Maya Hampton, Senior Product Manager, Design Systems at REI, who wrote about her own experience Driving Design System Adoption, summarized it best: Design system adoption is a journey, not an event.

And one way to look at it is a team who’s at the beginning of their design system journey — who maybe just launched their V1 — is not going to view adoption the same way as a team that’s at V3, V4, or later.

Adoption in that early stage is about disrupting existing habits and winning over your first consumers. It’s introducing a new way of thinking (and building), and that’s hard to measure when everything is new.

In the beginning: is it being used at all?

Zack Lynn-Philipps, Lead Design System Engineer at GoFundMe — one of the experts on our design system panel and also one of Omlet’s earliest users — confirms that teams shouldn’t overthink adoption before they’ve reached a certain threshold.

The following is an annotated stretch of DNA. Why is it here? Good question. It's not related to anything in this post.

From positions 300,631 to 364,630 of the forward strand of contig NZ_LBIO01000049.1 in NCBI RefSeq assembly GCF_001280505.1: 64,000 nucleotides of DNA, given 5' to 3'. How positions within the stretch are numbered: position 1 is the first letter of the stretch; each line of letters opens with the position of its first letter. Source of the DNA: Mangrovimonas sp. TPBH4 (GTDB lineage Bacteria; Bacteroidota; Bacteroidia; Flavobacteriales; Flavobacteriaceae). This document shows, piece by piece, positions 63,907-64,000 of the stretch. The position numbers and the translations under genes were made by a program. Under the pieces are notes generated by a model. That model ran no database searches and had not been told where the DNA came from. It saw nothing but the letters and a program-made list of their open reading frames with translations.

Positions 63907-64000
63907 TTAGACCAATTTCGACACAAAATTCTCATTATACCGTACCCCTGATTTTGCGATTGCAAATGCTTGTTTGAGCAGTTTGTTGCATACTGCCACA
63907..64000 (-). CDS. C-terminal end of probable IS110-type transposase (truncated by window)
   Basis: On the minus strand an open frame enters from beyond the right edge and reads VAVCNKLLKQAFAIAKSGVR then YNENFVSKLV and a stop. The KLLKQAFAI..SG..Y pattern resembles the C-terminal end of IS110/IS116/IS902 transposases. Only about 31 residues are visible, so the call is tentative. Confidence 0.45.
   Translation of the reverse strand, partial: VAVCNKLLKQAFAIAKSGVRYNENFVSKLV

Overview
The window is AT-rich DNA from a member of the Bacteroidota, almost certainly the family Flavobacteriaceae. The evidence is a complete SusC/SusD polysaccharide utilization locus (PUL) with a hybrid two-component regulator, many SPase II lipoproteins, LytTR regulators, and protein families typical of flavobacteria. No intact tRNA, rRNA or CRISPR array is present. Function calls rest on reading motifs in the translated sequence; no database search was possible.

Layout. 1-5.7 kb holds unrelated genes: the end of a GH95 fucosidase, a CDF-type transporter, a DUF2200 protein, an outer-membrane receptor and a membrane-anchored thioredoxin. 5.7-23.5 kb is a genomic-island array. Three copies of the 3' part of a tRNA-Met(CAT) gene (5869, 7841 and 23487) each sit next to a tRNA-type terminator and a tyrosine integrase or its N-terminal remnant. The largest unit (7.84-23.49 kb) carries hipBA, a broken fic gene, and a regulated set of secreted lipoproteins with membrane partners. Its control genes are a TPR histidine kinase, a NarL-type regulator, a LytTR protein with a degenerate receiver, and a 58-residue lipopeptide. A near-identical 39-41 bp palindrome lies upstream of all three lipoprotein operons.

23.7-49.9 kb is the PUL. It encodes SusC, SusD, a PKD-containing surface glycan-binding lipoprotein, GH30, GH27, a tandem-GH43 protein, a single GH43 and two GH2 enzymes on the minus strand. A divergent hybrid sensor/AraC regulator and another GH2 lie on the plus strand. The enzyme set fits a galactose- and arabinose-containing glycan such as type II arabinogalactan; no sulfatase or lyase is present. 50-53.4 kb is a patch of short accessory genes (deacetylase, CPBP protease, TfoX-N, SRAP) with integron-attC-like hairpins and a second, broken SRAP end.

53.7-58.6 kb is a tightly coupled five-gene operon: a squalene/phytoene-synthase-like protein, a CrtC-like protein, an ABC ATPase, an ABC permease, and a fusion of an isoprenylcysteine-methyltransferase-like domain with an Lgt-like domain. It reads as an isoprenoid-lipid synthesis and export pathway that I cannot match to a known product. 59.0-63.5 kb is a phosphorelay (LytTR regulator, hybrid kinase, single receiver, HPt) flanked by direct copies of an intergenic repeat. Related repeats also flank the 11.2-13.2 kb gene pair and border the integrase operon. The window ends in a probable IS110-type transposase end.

Diving into granular adoption metrics isn’t going to provide value to a team that's just trying to get the design system off the ground. The question is binary: ‘is the design system being used?’ If it’s ‘no’, adoption metrics aren't going to help you a whole lot. If the binary answer is yes, then you can start to dive deeper into how it’s being used.

Zack Lynn-Philipps, Lead Design System Engineer at GoFundMe

So, when you’re starting a design system, adoption isn't going to be an exact science — and that’s okay. Instead, it’s about: does my team know about it? Is it easy enough to use vs. building custom? Have I communicated the benefit?